After two years on the market, the two historic homes in Kalorama that housed the Textile Museum for 90 years have been sold for $19 million to a private individual who preferred to remain anonymous. The homes at 2320 and 2330 S St. NW, totaling 27,000 square feet between them, feature a 7,000-square-foot formal garden with city views. They were originally listed in June 2013 for $22 million. Proceeds from the sale will go to the Textile Museum endowment at GWU to provide continuing support for its operations and programs.
American forester, philanthropist and prominent Washingtonian George Hewitt Myers commissioned 2320 S St. NW in 1912. It was designed by John Russell Pope, who also designed the Jefferson Memorial, the National Archives building and the West Building of the National Gallery of Art. The home was completed in 1915.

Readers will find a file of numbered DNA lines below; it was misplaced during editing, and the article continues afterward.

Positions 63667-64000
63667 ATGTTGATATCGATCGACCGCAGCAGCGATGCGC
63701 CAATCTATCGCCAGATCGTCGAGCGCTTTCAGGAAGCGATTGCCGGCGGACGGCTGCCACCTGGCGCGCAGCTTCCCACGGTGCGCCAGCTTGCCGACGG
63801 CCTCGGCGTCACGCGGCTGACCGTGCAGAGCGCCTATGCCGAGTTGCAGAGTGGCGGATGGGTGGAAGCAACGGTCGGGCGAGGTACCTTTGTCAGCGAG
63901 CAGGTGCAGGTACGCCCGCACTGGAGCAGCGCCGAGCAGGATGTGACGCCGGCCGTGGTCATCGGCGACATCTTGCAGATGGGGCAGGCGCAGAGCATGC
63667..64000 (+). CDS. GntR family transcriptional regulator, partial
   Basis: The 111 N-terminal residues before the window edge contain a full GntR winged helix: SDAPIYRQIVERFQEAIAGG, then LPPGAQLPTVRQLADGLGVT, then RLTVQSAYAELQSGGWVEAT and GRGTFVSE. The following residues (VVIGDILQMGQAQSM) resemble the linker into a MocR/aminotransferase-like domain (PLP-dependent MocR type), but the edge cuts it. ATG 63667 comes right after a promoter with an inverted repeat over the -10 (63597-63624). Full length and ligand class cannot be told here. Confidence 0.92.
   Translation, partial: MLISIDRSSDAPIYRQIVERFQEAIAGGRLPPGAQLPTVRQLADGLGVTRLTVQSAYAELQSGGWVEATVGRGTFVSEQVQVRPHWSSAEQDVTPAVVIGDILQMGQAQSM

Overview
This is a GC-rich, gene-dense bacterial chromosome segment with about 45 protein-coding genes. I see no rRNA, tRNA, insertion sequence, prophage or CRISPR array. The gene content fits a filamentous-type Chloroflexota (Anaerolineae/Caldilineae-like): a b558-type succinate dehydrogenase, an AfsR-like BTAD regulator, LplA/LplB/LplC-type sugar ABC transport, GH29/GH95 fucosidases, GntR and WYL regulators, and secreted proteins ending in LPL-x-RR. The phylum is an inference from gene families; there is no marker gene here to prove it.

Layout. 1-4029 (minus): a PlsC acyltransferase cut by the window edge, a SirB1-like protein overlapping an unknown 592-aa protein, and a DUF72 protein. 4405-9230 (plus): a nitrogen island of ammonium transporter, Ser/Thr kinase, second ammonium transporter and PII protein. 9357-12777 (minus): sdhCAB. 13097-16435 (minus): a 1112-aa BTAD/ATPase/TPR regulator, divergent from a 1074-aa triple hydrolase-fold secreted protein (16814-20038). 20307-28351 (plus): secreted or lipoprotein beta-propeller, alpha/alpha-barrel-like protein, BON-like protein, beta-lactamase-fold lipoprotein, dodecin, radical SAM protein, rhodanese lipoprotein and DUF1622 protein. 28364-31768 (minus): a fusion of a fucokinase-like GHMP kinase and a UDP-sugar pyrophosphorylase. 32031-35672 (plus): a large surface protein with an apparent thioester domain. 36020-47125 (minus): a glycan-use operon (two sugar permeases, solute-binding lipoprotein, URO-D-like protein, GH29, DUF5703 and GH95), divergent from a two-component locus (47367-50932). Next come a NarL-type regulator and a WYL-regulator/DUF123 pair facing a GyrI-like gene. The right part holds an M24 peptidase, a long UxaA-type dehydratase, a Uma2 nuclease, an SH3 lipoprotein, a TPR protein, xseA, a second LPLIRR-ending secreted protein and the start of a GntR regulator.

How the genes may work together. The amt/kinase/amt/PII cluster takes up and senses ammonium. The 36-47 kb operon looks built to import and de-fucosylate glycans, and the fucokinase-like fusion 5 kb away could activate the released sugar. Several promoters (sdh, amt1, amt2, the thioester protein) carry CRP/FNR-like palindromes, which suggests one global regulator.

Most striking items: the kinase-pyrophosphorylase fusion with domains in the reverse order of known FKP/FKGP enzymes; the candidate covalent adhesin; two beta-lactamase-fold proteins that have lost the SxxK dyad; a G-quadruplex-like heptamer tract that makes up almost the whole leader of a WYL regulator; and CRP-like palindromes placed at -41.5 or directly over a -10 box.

A decade later, Myers acquired the adjacent mansion, designed by famed architect Waddy Butler Wood. Myers’ extensive textile collection was moved to 2330 S in 1925. Following his death in 1957, the original home was used for staff offices and storage.
Together, the mansions served as the Textile Museum’s home through the end of 2013, when it closed to prepare for its move to the university’s Foggy Bottom campus, where it reopened in March as the George Washington University Museum and the Textile Museum, that houses both the Textile Museum’s internationally renowned collection and pieces owned by the university, including the Albert H. Small Washingtoniana Collection.